DETROIT Encouraged by the Michigan Supreme Court’s decision today granting a request to appeal the Court of Appeals’ ruling that the state’s marriage amendment prohibits public employers from offering domestic partner benefits; the American Civil Liberties Union of Michigan will ask the court to remand the case to the lower court to determine voter intent.

“It was never the intention of Michigan voters, who approved the marriage amendment, to take health care benefits away from Michigan families,” said Kary Moss, Executive Director of the ACLU of Michigan. “We are excited about this development and hope that the Michigan Supreme Court will give these families another chance at justice by asking a lower court to explore voter intent.”

In February 2007, the Michigan Court of Appeals ruled to overturn a trial courts decision that public employers may offer these benefits without violating the “marriage amendment.” The ruling was appealed by Attorney General Mike Cox, who intervened as a defendant.

When voters passed the amendment, they were told that it would not impact domestic partnership benefits that provide health coverage for same-sex couples. The ACLU argued that a public employer voluntarily offering domestic partnerships to same-sex domestic partners did not in turn create a marriage.

“Providing health insurance to same sex domestic partners is vastly different from recognition of a marriage and the over one thousand benefits and rights that marriage confers,” the ACLU argued in the appellate brief.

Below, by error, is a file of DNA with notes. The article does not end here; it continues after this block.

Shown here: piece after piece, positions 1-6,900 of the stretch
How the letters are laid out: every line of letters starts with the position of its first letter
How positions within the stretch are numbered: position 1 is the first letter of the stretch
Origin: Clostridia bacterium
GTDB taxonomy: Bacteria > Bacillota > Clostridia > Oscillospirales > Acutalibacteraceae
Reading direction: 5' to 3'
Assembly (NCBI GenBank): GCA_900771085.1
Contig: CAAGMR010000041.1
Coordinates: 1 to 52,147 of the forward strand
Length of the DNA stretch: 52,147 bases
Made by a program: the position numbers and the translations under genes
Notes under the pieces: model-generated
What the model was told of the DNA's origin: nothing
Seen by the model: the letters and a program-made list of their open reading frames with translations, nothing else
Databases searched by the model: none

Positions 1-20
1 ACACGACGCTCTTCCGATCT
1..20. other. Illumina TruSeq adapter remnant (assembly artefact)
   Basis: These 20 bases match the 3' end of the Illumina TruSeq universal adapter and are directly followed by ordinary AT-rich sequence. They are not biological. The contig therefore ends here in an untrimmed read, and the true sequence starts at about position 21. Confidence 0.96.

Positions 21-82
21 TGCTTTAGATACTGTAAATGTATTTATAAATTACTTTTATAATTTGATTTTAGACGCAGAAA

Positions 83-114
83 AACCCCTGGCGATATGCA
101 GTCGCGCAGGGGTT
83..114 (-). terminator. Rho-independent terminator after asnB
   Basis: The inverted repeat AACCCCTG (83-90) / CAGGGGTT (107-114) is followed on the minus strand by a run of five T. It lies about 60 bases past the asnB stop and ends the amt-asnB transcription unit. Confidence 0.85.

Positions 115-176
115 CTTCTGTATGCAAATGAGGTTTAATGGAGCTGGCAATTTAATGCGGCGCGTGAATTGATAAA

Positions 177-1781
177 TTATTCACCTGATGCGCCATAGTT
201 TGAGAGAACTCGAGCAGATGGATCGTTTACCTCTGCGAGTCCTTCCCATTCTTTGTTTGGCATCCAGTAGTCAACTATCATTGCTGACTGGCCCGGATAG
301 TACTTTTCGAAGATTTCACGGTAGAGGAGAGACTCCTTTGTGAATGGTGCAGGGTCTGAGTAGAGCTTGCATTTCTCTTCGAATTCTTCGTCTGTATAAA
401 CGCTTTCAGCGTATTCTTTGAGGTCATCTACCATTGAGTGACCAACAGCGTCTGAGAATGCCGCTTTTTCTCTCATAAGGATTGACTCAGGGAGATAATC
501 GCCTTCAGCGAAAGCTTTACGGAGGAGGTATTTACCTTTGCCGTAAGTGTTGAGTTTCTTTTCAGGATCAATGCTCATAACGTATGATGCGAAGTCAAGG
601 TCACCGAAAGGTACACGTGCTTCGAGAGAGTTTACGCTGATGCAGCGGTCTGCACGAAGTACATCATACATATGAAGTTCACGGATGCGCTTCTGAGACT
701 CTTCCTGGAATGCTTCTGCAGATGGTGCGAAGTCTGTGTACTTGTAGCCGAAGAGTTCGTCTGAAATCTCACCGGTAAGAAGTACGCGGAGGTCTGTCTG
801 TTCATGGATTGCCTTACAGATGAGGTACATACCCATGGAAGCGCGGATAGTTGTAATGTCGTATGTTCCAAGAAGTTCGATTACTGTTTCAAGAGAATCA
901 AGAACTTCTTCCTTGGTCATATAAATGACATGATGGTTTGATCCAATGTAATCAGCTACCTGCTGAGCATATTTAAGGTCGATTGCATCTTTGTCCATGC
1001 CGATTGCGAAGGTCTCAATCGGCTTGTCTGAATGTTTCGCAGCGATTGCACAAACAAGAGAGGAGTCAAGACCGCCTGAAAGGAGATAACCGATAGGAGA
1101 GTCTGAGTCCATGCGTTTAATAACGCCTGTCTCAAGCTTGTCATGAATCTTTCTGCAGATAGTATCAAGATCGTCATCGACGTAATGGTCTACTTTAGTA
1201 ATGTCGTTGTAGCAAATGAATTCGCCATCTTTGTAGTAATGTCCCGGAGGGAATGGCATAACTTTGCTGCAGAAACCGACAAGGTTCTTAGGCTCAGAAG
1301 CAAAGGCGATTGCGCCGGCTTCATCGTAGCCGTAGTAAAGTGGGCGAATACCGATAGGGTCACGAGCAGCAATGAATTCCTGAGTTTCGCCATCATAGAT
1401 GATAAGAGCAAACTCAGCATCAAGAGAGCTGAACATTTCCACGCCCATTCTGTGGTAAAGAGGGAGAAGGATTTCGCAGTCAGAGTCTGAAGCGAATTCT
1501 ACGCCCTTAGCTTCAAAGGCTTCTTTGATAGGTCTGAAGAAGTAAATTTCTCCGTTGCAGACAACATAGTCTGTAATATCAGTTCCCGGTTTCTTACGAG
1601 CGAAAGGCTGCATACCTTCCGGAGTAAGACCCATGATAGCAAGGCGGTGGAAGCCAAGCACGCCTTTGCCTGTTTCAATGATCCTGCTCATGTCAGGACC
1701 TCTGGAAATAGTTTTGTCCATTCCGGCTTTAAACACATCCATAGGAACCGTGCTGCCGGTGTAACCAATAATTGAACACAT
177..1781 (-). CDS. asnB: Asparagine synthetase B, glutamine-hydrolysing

Furthermore, the two groups that lead the campaign for passage of the amendment, Citizens for the Protection of Marriage and American Family Association of Michigan both insisted that the language concerned “marriage only.”  Campaign director Marlene Elwell, according to published reports, said: "This has nothing to do with taking benefits away. This is about marriage between a man and a woman.” 

“Americans across the country have demonstrated their support for equal compensation and benefits for all hardworking people,” said Deborah Labelle, Lead Cooperating Attorney for the ACLU of Michigan.” It is now up to the Michigan Supreme Court to ensure that this is true for Michigan, its hardworking employees and their families.”

In April 2005, the ACLU of Michigan filed this lawsuit on behalf of 21 families in Ingham County Circuit Court seeking a declaratory ruling that Proposal 2, which amended the Michigan Constitution in November 2004 to prohibit gay marriage, allows public employers to offering health care insurance, otherwise called domestic partnership benefits, to lesbian and gay families.

The 21 families were represented by Labelle;  Jay Kaplan, ACLU of Michigan LGBT Project Staff Attorney; Michael Steinberg, ACLU of Michigan Legal Director; Moss and ACLU of Michigan Fund Cooperating Attorneys Thomas P. Wilczak, Barbara Eckert Buchanan, Kurt A. Kissling, Amanda J. Shelton, Roderick M. Hills, Jr. and Nancy S. Katz.

To read the trial courts decision, go to: